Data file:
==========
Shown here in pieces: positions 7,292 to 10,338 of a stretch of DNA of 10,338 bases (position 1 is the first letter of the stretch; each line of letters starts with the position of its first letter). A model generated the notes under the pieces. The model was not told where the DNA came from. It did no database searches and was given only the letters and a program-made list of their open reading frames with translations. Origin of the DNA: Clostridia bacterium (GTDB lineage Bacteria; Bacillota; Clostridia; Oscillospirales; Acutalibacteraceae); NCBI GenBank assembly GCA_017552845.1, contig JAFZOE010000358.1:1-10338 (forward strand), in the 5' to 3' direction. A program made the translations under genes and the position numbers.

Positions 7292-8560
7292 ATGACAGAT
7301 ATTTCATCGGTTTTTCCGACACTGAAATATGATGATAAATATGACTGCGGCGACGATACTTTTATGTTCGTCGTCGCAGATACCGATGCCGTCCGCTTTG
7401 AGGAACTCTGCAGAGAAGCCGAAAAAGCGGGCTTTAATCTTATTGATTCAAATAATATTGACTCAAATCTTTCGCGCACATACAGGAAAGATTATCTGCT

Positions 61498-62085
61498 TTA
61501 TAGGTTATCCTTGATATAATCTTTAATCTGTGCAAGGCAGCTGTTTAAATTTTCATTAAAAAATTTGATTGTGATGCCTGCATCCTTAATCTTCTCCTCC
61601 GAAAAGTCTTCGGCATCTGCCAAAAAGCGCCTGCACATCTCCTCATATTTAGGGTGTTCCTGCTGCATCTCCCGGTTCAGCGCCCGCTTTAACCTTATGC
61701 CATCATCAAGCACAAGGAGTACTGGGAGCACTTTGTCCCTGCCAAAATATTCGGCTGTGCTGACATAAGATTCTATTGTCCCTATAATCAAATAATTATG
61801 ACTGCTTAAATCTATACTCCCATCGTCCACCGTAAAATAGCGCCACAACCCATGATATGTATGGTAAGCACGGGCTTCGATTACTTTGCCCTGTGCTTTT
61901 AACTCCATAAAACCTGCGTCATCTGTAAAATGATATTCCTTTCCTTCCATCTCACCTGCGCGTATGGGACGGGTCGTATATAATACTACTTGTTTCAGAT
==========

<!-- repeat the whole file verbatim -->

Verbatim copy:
Shown here in pieces: positions 7,292 to 10,338 of a stretch of DNA of 10,338 bases (position 1 is the first letter of the stretch; each line of letters starts with the position of its first letter). A model generated the notes under the pieces. The model was not told where the DNA came from. It did no database searches and was given only the letters and a program-made list of their open reading frames with translations. Origin of the DNA: Clostridia bacterium (GTDB lineage Bacteria; Bacillota; Clostridia; Oscillospirales; Acutalibacteraceae); NCBI GenBank assembly GCA_017552845.1, contig JAFZOE010000358.1:1-10338 (forward strand), in the 5' to 3' direction. A program made the translations under genes and the position numbers.

Positions 7292-8560
7292 ATGACAGAT
7301 ATTTCATCGGTTTTTCCGACACTGAAATATGATGATAAATATGACTGCGGCGACGATACTTTTATGTTCGTCGTCGCAGATACCGATGCCGTCCGCTTTG
7401 AGGAACTCTGCAGAGAAGCCGAAAAAGCGGGCTTTAATCTTATTGATTCAAATAATATTGACTCAAATCTTTCGCGCACATACAGGAAAGATTATCTGCT

Positions 61498-62085
61498 TTA
61501 TAGGTTATCCTTGATATAATCTTTAATCTGTGCAAGGCAGCTGTTTAAATTTTCATTAAAAAATTTGATTGTGATGCCTGCATCCTTAATCTTCTCCTCC
61601 GAAAAGTCTTCGGCATCTGCCAAAAAGCGCCTGCACATCTCCTCATATTTAGGGTGTTCCTGCTGCATCTCCCGGTTCAGCGCCCGCTTTAACCTTATGC
61701 CATCATCAAGCACAAGGAGTACTGGGAGCACTTTGTCCCTGCCAAAATATTCGGCTGTGCTGACATAAGATTCTATTGTCCCTATAATCAAATAATTATG
61801 ACTGCTTAAATCTATACTCCCATCGTCCACCGTAAAATAGCGCCACAACCCATGATATGTATGGTAAGCACGGGCTTCGATTACTTTGCCCTGTGCTTTT
61901 AACTCCATAAAACCTGCGTCATCTGTAAAATGATATTCCTTTCCTTCCATCTCACCTGCGCGTATGGGACGGGTCGTATATAATACTACTTGTTTCAGAT